May 27, 2024

Great Britain wants to immediately deport asylum seekers without valid documents to Rwanda in the future.

Despite massive international criticism of Great Britain's planned asylum agreement with Rwanda, the FDP parliamentary group is pushing for similar models to be explored in Germany. “I think it would be right if we think about carrying out asylum procedures in third countries outside Europe,” FDP parliamentary group leader Christian Toure told the “Augsburger Allgemeine” (Thursday). “With a legally secure regulation, we can create clarity about the security situation and prevent people from taking the dangerous route through the Mediterranean without the possibility of accommodation.” He urged that the possibility of such procedures be explored immediately.

Britain's parliament passed a controversial asylum deal with Rwanda on Tuesday night. Asylum seekers who arrive in Great Britain without the correct documents will in future be immediately deported to the East African country. They can claim asylum there, but they will no longer be allowed to travel to Great Britain – regardless of their origin. International criticism was overwhelming.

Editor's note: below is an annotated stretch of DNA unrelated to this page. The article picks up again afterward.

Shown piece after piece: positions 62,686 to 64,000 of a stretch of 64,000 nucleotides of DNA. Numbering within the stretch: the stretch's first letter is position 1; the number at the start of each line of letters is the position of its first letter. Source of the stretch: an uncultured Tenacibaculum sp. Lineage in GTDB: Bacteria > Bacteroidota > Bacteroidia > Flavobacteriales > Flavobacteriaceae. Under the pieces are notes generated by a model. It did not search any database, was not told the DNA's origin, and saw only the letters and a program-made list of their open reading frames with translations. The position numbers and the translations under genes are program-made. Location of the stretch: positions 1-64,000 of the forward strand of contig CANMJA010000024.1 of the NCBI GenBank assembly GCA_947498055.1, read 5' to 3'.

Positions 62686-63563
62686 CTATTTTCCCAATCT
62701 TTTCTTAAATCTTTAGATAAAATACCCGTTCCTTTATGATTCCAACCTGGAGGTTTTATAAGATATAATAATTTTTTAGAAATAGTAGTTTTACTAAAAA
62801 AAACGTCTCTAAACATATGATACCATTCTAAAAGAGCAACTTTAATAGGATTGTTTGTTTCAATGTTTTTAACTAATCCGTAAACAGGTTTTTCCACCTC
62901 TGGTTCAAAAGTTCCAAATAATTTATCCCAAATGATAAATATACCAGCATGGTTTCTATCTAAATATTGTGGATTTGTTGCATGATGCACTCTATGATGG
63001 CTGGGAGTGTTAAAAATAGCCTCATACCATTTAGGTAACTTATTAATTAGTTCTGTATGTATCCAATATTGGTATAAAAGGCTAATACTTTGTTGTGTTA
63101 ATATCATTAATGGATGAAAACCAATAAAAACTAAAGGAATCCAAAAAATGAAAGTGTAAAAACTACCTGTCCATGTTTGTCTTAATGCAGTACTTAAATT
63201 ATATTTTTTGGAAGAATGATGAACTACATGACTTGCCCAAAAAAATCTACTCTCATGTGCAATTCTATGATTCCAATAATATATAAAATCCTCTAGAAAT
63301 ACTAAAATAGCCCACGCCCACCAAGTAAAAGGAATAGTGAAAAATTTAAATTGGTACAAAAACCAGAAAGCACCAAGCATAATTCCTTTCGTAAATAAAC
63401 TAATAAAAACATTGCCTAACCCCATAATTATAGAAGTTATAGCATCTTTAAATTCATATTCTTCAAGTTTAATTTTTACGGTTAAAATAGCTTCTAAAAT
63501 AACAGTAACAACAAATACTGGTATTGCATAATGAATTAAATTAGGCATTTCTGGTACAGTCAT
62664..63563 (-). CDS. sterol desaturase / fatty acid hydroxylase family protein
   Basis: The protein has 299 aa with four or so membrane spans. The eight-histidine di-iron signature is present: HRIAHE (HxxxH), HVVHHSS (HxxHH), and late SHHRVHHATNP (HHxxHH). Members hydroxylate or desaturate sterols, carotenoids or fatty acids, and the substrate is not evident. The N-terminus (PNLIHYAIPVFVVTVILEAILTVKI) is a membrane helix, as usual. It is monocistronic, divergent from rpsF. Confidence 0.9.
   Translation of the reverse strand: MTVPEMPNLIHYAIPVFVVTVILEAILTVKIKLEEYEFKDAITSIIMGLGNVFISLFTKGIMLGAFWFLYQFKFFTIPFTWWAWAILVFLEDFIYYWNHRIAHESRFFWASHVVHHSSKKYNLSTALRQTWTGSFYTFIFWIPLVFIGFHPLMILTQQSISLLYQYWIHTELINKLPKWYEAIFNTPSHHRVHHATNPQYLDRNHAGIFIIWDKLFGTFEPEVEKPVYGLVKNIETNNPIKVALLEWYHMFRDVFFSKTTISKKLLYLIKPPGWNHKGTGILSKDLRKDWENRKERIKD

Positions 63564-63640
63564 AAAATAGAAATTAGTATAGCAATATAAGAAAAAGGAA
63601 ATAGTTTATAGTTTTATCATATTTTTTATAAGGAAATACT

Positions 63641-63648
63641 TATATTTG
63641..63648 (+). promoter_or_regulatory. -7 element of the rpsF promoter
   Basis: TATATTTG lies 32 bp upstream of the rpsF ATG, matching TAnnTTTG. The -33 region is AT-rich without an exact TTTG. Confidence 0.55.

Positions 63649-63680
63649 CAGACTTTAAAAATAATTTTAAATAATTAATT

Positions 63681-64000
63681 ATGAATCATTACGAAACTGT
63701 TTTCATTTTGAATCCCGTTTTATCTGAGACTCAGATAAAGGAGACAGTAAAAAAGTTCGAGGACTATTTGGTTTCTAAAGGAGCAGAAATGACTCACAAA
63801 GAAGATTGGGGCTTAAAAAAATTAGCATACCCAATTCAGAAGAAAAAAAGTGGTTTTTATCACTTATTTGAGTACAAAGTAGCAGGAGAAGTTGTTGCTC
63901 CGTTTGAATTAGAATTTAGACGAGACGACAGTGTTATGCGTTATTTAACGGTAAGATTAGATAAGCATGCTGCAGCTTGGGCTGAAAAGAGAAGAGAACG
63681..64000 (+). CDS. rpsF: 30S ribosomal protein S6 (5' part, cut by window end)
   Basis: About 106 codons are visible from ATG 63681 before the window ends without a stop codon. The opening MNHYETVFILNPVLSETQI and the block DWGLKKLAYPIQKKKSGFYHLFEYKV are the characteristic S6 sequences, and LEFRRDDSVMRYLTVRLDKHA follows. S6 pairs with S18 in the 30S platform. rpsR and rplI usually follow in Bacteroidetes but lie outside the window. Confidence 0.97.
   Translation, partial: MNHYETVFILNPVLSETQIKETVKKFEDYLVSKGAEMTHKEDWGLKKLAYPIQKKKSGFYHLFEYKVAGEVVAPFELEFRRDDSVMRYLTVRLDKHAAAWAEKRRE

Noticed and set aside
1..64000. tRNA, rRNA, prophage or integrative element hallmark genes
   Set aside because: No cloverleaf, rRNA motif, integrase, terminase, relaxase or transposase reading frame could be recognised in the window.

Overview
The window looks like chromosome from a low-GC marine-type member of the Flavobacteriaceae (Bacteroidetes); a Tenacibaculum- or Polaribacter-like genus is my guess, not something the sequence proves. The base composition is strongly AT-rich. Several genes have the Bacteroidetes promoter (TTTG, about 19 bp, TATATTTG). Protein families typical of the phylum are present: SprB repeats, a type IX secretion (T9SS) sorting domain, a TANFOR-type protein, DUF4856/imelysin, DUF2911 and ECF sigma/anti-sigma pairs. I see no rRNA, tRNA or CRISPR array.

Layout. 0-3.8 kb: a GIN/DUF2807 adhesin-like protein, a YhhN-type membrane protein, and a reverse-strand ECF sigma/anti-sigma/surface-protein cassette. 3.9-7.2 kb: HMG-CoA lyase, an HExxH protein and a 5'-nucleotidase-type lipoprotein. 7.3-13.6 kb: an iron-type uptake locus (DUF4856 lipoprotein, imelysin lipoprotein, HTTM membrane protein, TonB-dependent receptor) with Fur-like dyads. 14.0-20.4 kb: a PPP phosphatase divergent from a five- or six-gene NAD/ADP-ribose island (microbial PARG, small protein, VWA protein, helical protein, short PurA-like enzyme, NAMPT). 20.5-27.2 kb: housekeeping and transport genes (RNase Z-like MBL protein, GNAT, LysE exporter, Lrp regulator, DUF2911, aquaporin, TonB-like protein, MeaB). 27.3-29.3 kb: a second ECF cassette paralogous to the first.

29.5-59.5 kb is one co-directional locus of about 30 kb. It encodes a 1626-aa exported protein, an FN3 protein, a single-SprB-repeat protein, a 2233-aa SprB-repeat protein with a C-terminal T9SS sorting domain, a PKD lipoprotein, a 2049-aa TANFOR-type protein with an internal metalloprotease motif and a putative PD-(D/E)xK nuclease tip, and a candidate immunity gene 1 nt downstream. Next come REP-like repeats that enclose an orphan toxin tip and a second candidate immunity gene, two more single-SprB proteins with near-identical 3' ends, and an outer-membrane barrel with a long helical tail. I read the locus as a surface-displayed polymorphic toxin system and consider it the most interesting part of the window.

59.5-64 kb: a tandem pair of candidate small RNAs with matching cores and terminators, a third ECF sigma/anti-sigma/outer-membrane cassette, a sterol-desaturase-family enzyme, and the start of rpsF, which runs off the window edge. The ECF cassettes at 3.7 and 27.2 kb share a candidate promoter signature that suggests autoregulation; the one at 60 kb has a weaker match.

Central Govt has verified the model

Britain's plans are also eagerly followed in Germany. The Union has long pushed for the transfer of asylum procedures to countries outside the EU. The central government has promised that the examination will be conducted for the states. The first results should be presented at the next Prime Minister's Conference on June 20.

At a press conference with British Prime Minister Rishi Sunak in Berlin on Wednesday, chancellor Olaf Scholes (SPD) declined to comment on whether the British model could be a model for Germany. Instead, he noted measures already taken to prevent irregular immigration to Germany and Europe.

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According to the news magazine “Der Spiegel”, 13 German politicians wrote to Sunak against the British plans. According to the report, signatories include the Greens and Social Democrats and Union MP Knut Abraham.